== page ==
Written and medically reviewed by Dorcas Morak, Pharm.DHave you ever received a prescription from your doctor with the specific direction to fill it at a compounding pharmacy and wondered what it means? If not, you’re not alone. Most people have never heard of compounding pharmacies because they are far less common than regular community pharmacies. Compounding is not necessary for most prescription drugs, but you could one day be prescribed one that requires it. Keep reading to find out what a compounding pharmacy is, what it does, and how to select a reputable one.
What is a compounding pharmacy?
A compounding pharmacy prepares customized drugs from scratch, by mixing ingredients that are kept on hand according to the patient's needs. These types of medications are not accessible from a drug manufacturer or readily available as prepackaged medications.
Why would I need compound drugs?
If your doctor directs you to a compounding pharmacy, it may be because:
- You have an allergy to a particular inactive ingredient found in ready-made medications. A compounding pharmacy prepares active medications without using fillers that may cause fatal reactions.
- You need medications that are not commercially available. This may apply to drugs that are not profitable for pharmaceutical industries to produce but are still needed for medical treatment.
- Many of the ready-to-use dose forms are not suitable for children. A compounding pharmacy can reconstitute medications that are only available as pills into a liquid dosage form. Also, compounding pharmacies enhance the flavor of available medications to make them child friendly.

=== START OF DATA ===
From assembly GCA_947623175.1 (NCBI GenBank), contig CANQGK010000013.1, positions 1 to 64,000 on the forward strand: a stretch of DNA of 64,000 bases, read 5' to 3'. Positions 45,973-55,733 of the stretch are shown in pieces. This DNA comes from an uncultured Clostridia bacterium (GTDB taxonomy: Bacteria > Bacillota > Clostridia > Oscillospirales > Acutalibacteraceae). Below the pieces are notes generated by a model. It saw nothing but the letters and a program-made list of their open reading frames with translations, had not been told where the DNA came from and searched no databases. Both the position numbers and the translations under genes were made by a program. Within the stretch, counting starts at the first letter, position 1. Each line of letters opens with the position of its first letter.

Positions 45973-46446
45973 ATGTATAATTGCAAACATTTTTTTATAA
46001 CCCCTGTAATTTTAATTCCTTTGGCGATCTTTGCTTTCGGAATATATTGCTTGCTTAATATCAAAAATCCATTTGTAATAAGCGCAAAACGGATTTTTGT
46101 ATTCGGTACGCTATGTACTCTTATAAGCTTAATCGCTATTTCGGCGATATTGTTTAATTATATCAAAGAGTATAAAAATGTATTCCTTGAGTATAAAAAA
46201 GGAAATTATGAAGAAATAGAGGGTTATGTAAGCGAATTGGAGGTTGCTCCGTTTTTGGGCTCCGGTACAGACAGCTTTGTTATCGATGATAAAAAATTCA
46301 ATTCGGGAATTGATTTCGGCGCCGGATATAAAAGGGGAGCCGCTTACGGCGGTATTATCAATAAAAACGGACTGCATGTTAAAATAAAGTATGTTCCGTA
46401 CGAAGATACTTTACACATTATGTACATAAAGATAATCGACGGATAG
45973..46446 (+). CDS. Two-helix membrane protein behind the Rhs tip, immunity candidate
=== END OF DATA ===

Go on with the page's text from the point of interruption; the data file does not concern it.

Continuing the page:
- You need medications for off-label use. Compounding pharmacies make it possible to get medications at a dose far smaller than the available commercial strength for off-label use.
- Specialized drugs are required to treat your medical condition. For instance, a newborn with a diaper rash and a staph infection will require a combination of antibiotics and diaper rash cream.
Are compound drugs subject to FDA approval?
Drugs prepared by compounding pharmacists are exempt from FDA approval since they are prepared in situations based on patients’ needs. Instead, the state boards of pharmacy control compound drugs using the United States Pharmacopeial (USP) standards.
What are the commonly compounded dosage forms?
Common compound drug dosage forms include liquids, creams, ointments, lozenges, suppositories, and capsules. Pills and tablets aren’t common.
How many compounding pharmacies are there in the United States?
How do I find a compounding pharmacy near me?
Many retail pharmacies offer some level of compounding but don't advertise it because only a small number of patients need the service. If you need compound drugs, ask your doctor to recommend a compounding pharmacy for you. When considering a pharmacy, make sure you review their experience, quality, availability, and affiliation with bodies such as the International Academy of Compounding Pharmacists (IACP), the America College of Apothecaries (ACA), and the Professional Compounding Centers of America (PCCA).
Will my insurance pay for compound drugs?
Currently, insurance does not cover compound medications. Sadly, some of these medications can be very expensive. If a compound drug becomes commercially available, you can use your rxless discount card to save up to 88% on your prescription.